He came home excited, and full of plans to use Warren Hardy materials for classes for up to 20 students at a time. Mr. Hardy was also excited, supportive and happy to have a school in Puerto Vallarta using his materials. Melchor's first task was to find a place for his classes. Lovely Shelly, who owned the local Curves, was his student and one of the people urging him to open his own school, offered space in her studio that was unused during certain hours of the day.

Word of mouth advertised his first class where more than 25 students showed up! Ay Carramba! The space simply wasn't large enough, so a frantic search was instituted by Melchor and his students.

After a couple more missteps, he was lucky to have the owners of the, at that time, new Asian Fusion restaurant, Boca Bento in his class. Their upscale restaurant was only open for dinner so they offered their facilities for the daytime school. Success! It was a wonderful locale and the high season saw the series of three-week classes filled by locals and visitors who finished the classes full of praise for the materials, the system and most of all the teaching of Maestro Melchor.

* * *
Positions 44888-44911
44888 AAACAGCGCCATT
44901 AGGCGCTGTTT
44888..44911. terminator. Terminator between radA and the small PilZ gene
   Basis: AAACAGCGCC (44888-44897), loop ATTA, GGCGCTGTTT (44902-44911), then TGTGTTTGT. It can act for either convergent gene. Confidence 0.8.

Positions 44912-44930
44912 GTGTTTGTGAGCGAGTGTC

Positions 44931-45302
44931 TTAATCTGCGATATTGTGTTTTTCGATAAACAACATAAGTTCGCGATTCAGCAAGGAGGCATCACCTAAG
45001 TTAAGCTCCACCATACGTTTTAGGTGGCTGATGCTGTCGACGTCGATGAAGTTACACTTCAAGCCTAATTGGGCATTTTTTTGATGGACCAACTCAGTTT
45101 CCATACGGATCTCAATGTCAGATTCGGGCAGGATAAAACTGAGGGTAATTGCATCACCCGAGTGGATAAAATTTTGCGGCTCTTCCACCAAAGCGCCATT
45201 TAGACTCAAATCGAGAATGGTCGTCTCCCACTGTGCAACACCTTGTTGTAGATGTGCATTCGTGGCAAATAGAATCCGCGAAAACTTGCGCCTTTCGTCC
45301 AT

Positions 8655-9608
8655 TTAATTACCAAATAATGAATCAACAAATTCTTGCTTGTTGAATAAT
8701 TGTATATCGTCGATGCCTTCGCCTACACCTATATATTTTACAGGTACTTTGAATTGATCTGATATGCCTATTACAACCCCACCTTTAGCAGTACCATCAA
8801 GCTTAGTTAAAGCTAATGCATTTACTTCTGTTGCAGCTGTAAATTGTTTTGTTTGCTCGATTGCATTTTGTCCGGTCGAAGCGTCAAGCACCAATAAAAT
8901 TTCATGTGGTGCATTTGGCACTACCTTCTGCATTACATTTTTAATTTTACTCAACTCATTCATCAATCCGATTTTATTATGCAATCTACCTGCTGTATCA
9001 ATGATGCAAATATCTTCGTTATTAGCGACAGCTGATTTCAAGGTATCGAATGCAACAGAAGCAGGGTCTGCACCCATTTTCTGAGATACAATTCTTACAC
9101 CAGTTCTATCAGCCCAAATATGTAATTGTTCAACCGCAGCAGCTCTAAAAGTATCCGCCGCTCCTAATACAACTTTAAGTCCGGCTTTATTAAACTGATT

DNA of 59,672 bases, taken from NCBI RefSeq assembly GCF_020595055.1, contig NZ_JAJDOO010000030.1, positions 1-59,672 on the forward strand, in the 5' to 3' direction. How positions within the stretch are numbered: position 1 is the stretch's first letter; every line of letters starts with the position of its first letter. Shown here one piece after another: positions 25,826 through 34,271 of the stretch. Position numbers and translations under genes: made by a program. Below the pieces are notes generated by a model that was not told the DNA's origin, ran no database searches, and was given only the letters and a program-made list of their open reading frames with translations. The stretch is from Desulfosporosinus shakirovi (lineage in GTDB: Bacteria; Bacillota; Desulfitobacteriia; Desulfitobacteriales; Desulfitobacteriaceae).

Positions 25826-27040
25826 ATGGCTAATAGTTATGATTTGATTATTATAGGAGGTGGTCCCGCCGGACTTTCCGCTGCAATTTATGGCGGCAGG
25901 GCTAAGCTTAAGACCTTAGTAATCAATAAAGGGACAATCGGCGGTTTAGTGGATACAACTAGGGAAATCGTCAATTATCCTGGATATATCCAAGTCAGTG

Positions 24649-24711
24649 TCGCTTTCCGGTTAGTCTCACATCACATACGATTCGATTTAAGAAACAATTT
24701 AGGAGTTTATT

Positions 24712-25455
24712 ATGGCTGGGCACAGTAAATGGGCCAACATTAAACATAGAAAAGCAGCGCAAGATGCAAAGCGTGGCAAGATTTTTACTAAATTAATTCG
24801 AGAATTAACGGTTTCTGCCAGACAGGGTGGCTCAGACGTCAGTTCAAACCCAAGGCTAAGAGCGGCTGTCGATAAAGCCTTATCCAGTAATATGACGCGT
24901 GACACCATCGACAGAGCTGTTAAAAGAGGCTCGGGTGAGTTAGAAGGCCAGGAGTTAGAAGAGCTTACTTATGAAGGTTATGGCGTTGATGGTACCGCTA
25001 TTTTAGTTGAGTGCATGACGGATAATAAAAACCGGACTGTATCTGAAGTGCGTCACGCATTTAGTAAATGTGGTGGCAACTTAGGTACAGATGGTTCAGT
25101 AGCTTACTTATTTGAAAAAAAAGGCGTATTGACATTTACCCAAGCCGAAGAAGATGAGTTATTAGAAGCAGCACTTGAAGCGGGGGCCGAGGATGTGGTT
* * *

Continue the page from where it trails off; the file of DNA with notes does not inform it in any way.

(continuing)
Warren Hardy's materials are divided into four levels and Melchor had only observed the first two levels and many of his students wanted to continue to the higher levels. So after careful planning and saving of dinero (another Spanish word you already know,) he made the decision to spend the time needed to return to San Miguel to observe the last two levels.

He carried out his plan with a large degree of financial difficulty as his private students had to be put on hold. But the most difficult thing for him was the time he spent away from his family. And of course, it wasn't any easier for the family or his friends to have him away for most of the summer. But that behind him, he started looking for a permanent place for his school. Just a few days before his first level classes were to begin, he found the perfect place, rented it, furnished it ,and in early October he began his first class in his very own school!